Characterization of ecoanthropic aspects of the Canary Islands' beach-dunes systems as a key for their sustainable management
The tourism is the main economic activity of the Canary Islands, highlighting the "sun and beach" tourism. This mass tourism has been developed around coastal environments, and mainly around sandy systems. The results of three R&D+i (innovation) projects, developed over the past ten years by the research team that present this project (REN2003-05947, SEJ2007-64959 y CSO2010-18150), together with other R&D contract and some academic works, developed in the context of this research line, show how human activity has directly influenced some natural processes in major beach and dune systems of the Canary Islands, such as Maspalomas (Gran Canaria), Corralejo (Fuerteventura) and El Jable (Lanzarote), compromising the functioning of ecosystems and, with it, the survival of one of the main economic resources of the Canary Islands. As it has happened in other parts of the planet, urban development associated with tourism, as well as some equipment and services, and the development of certain activities carried out by users, have generated remarkable transformations in these sedimentary systems. This is due to the high fragility of these systems, due to the natural dynamic interaction of wind, sea and water. In this line, some of the latest research, mentioned above emphasize an issue that until now has not been studied, that regards the beach-dune systems of the Canary Islands: the arid climatic conditions in which they occur, induce greater natural fragility that similar systems have in other regions of the planet (temperate or tropical). In this context, anthropogenic alterations may generate changes in the whole sedimentary systems, sometimes causing irreversible deterioration. In this sense, there is a direct relationship between the intensity and duration of human pressure and the degree of deterioration of the systems. In the case of the Canary Islands, this pressure is maintained throughout the year, due to there are two large tourist seasons, in spring-summer and autumn-winter, being this latter one more relevant from the point of view of the human pressure. There is, therefore, no recovery period for coastal environments, as in the rest of the Spanish and European coasts. Finally, is known that these arid beaches and dunes systems have not been sufficiently studied worldwide, so there are few management background.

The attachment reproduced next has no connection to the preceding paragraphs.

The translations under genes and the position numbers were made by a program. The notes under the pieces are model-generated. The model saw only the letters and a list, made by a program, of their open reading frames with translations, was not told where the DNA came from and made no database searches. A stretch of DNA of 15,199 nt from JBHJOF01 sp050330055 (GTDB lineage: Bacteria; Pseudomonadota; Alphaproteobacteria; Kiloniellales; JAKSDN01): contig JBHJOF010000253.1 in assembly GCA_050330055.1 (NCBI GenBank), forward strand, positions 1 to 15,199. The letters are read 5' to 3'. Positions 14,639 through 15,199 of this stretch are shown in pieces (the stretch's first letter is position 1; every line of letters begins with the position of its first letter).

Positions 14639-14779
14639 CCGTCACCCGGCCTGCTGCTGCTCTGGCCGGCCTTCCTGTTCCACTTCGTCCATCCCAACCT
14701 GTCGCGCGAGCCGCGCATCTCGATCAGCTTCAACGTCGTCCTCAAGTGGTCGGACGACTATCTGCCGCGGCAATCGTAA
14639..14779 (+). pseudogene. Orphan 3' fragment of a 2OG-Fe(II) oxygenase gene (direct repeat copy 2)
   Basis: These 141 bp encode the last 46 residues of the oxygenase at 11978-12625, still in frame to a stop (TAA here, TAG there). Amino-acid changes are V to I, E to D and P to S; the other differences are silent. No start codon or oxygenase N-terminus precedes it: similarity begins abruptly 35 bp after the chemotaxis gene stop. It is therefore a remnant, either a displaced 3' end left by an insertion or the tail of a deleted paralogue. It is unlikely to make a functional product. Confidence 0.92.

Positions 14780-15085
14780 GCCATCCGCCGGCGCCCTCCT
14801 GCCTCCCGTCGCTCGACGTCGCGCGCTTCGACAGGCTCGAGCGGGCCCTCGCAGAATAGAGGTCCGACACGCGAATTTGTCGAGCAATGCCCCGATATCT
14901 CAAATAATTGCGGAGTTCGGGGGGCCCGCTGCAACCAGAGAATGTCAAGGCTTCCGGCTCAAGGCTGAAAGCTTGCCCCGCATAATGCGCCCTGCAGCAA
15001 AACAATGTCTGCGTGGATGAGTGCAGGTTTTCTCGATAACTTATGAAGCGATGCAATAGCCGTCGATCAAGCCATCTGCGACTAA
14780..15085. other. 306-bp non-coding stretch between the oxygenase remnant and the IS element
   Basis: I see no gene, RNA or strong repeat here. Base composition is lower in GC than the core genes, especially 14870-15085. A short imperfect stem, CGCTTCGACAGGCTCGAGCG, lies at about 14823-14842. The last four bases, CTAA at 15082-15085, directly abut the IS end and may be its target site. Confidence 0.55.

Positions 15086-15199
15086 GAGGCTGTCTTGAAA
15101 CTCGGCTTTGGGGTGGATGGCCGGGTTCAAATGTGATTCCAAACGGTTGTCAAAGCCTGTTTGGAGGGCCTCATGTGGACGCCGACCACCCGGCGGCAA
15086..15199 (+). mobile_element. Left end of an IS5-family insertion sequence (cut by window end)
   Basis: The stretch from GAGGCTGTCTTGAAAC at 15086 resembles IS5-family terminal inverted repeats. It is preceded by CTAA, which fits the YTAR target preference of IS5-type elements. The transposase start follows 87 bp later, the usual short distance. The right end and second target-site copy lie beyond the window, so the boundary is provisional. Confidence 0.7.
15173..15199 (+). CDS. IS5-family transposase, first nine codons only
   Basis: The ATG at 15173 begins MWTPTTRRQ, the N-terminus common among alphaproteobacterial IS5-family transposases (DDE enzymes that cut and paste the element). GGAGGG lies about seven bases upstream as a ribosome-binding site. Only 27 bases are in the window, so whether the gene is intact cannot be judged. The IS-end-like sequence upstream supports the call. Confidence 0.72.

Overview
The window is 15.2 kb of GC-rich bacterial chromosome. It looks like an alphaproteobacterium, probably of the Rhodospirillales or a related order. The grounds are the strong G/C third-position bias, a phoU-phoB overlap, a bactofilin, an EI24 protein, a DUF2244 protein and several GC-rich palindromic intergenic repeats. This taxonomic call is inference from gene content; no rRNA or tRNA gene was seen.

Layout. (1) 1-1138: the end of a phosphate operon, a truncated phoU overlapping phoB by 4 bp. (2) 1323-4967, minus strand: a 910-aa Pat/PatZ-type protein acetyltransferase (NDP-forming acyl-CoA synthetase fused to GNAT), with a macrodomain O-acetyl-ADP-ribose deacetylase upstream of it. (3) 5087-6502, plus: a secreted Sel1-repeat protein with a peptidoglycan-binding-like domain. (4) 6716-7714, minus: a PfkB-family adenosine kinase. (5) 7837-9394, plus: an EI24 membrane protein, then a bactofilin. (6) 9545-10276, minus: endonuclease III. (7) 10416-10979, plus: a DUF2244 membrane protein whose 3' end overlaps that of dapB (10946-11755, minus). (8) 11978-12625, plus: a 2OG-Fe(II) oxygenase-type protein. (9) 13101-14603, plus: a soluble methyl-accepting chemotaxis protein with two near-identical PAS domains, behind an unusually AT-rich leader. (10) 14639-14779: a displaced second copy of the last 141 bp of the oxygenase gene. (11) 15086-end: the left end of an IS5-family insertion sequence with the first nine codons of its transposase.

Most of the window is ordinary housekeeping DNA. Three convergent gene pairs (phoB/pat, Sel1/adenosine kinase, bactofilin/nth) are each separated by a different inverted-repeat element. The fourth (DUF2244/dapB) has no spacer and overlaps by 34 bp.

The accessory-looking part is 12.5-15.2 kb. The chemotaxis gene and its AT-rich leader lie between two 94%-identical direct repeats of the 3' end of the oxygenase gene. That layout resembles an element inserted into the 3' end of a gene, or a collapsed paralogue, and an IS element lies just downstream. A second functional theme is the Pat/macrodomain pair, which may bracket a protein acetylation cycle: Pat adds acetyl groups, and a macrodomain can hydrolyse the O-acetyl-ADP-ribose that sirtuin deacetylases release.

Therefore, the measures taken to manage these systems, are copies of those management actions carried out in other nearby systems, commonly at the Mediterranean coast. Given the above, it is necessary policies to promote tourism development in these coastal environments, but from a sustainable approach to ensure the survival of the natural systems that support them. Thus, the aim of this project project is to characterize some natural processes typical of these environments, analyze the influence of human activity on them, diagnose their condition and guide future management based on scientific criteria.